Opening a bank account in the UK can sound like a daunting process, especially if you are new or have a bad credit score. There are many different types of bank accounts available, each with its own features, fees and rewards. To help you find the best option for your needs, we have compiled a list of must-knows and general tips to know when opening an account in the UK.
What you will need
To open a bank account in the UK, you will need two documents: one to prove your identity and one to prove your address. This applies both in-branch and online. Some of the acceptable forms of identification are:
- Driving licence
- National identity card
- Residence permit
- Biometric residence card
Some of the acceptable forms of proof of address are:
- Utility bill (gas, electricity, water, etc.)
- Council tax bill
- Bank statement
- Mortgage statement
- Tenancy agreement
- HMRC letter
Some banks may also ask for additional documents, such as:
- Proof of income
- tax return
- Proof of student status
- student ID
- acceptance letter
- Proof of immigration status
- work permit
If you don’t have proof of address yet, you can try opening an account with a digital or mobile bank that doesn’t require one. Alternatively, you can ask your employer, landlord or university to provide a letter confirming your address.
Must-know before you apply.
Opening a bank account in the UK can be a breeze if you follow these simple tips and tricks:
⚖️ Shop around
Compare different accounts based on their fees, interest rates, customer service, and reviews. You can use websites and apps like MoneySuperMarket, MoneySavingExpert, or Which? to help you find helpful information and comparisons.
🏎 Check your credit score
Your credit score shows how good you are with money and how likely you are to pay back your debts. It can affect your chances of getting certain accounts, especially those that offer overdrafts, credit cards or other forms of credit. You can check your credit score for free online using services like Experian, Equifax or TransUnion. A credit score in the ‘good’ range is ideal.
💳 Pick the right type of account
Depending on your situation and preferences, you may want a different type of account. For example, if you have a low credit score, you may want a basic account that doesn’t need a credit check. If you travel a lot, you may want an international or non-resident account that lets you hold multiple currencies and make transfers easily. If you want a simple and convenient way to manage your money, you may want a digital or mobile account that works through an app.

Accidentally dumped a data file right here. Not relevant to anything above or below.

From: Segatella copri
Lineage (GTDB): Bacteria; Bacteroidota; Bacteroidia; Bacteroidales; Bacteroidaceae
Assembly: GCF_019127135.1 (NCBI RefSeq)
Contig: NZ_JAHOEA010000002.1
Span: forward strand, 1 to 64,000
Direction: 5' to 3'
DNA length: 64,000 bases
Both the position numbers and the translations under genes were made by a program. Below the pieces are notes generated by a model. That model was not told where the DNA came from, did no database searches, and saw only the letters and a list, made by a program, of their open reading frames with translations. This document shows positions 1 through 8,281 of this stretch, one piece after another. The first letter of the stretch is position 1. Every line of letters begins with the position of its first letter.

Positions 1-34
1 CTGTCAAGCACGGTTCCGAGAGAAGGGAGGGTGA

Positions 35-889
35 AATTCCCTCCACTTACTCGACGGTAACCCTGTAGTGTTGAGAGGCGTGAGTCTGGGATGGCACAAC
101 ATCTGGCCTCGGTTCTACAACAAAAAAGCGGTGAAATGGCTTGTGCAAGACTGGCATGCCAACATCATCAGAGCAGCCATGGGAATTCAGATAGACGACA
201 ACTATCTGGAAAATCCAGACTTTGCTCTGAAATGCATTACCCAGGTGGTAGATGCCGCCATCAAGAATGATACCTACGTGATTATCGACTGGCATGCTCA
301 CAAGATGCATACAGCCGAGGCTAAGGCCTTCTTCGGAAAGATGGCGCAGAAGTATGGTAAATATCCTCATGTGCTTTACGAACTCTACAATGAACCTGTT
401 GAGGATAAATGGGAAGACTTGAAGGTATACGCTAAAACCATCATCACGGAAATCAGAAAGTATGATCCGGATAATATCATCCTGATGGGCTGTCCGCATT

📱 Apply online
Applying online for a bank account can save you time and hassle. Many services now offer the application process through their app which means you can do it from anywhere, at any time and without having to queue at a branch. You can also upload your documents electronically and mostly verify yourself using identity confirmation services that speed up the process. However, not all banks offer online applications, and some may still need you to go to a branch or send some documents by post. Check the application process and requirements before you apply.
🏹 Switch your account if you’re unhappy
If you already have a bank account in the UK but are unhappy with it, you can switch to another one with no worries. You can use the Current Account Switch Service (CASS), which is a free service that moves your money, direct debits, standing orders and payments from your old account to your new one within seven working days. You can also choose when you want the switch to happen and get a guarantee that protects you from any errors or charges during the process.
Types of bank accounts in the UK
There are several types of bank accounts in the UK that cater to different needs and preferences. Here are some of the most common ones:
💼 Current account
A current account is a standard bank account that allows you to deposit and withdraw money, make payments, transfer money, and access online banking services. They come with a contactless debit card that you can use to shop online or in-store and withdraw cash. Some current accounts also offer overdraft facilities, interest rates, cashback rewards and other perks – there are new offers every day so keep an eye out for them.
Compare current accounts from different banks and building societies to find the best deal for you. Look at the fees, interest rates, overdraft charges and minimum balance requirements before you apply.
📦 Basic account
A basic account is a type of current account that is designed for people who have a low credit score or no credit history in the UK. It offers the same functions as a regular current account but with some limitations. For example, you may not be able to get an overdraft or credit card. You may also have to pay fees for some services.
A basic account can help you improve your credit score over time if you manage it well. Make sure you pay your bills on time, keep your balance positive, and avoid going over your limit.